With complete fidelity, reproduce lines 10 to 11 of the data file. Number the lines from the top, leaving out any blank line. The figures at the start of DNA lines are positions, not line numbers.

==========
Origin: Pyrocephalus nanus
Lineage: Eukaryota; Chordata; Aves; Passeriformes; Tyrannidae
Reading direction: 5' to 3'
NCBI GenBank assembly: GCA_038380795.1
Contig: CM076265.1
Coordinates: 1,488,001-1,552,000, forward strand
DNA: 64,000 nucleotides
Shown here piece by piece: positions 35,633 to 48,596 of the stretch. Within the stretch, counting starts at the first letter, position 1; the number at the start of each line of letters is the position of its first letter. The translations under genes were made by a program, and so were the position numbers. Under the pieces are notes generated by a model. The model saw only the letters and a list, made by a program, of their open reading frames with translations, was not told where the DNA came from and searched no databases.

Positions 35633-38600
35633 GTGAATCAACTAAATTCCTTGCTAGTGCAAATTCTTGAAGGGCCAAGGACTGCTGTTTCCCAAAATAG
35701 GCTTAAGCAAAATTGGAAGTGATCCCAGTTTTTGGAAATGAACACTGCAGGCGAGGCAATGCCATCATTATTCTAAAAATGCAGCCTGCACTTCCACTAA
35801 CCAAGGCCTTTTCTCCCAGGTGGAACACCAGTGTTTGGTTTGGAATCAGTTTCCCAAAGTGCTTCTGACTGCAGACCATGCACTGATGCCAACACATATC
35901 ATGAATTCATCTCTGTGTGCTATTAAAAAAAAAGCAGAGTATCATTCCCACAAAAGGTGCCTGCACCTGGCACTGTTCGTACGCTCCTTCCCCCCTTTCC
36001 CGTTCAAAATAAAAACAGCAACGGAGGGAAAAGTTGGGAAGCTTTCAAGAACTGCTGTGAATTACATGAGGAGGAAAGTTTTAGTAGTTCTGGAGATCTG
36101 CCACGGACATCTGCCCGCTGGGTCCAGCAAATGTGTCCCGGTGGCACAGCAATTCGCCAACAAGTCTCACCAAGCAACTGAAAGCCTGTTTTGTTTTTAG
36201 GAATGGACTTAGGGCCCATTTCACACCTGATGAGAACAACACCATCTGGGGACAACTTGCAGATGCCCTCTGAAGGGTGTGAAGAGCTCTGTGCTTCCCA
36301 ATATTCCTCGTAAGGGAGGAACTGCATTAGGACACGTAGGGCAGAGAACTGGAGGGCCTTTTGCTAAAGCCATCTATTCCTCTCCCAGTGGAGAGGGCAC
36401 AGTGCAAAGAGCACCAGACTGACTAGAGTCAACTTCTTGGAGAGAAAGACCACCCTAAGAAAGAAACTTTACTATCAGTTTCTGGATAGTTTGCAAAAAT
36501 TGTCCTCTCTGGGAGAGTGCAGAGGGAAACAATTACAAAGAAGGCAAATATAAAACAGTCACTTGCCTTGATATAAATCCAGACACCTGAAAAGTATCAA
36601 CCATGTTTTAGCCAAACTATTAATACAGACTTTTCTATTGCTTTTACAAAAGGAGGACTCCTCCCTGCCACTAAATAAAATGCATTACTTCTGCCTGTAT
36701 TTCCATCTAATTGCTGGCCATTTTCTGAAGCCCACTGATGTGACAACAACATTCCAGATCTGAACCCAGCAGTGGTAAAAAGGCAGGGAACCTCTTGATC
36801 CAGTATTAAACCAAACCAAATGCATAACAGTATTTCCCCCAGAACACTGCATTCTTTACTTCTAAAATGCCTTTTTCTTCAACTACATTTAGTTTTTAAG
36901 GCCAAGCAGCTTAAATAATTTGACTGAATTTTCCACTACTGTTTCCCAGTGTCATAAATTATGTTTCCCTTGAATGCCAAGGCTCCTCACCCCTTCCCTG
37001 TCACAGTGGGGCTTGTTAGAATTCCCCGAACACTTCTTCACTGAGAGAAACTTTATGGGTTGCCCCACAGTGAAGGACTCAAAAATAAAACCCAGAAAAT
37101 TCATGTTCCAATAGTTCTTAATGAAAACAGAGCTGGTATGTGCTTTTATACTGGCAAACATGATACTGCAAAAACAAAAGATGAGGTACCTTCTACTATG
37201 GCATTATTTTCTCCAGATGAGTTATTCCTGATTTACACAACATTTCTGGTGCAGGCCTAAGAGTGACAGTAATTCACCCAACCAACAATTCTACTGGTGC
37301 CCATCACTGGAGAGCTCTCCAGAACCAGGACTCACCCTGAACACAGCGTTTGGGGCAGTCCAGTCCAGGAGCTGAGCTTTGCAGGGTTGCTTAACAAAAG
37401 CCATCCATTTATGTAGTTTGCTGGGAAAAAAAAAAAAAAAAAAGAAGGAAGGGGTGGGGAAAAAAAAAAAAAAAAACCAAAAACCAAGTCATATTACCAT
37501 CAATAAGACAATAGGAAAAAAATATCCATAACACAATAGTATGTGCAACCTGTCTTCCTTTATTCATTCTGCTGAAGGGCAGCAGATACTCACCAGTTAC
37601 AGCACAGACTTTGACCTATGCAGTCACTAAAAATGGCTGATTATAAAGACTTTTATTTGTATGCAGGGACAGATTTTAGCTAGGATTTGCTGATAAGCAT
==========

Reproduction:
35633 GTGAATCAACTAAATTCCTTGCTAGTGCAAATTCTTGAAGGGCCAAGGACTGCTGTTTCCCAAAATAG
35701 GCTTAAGCAAAATTGGAAGTGATCCCAGTTTTTGGAAATGAACACTGCAGGCGAGGCAATGCCATCATTATTCTAAAAATGCAGCCTGCACTTCCACTAA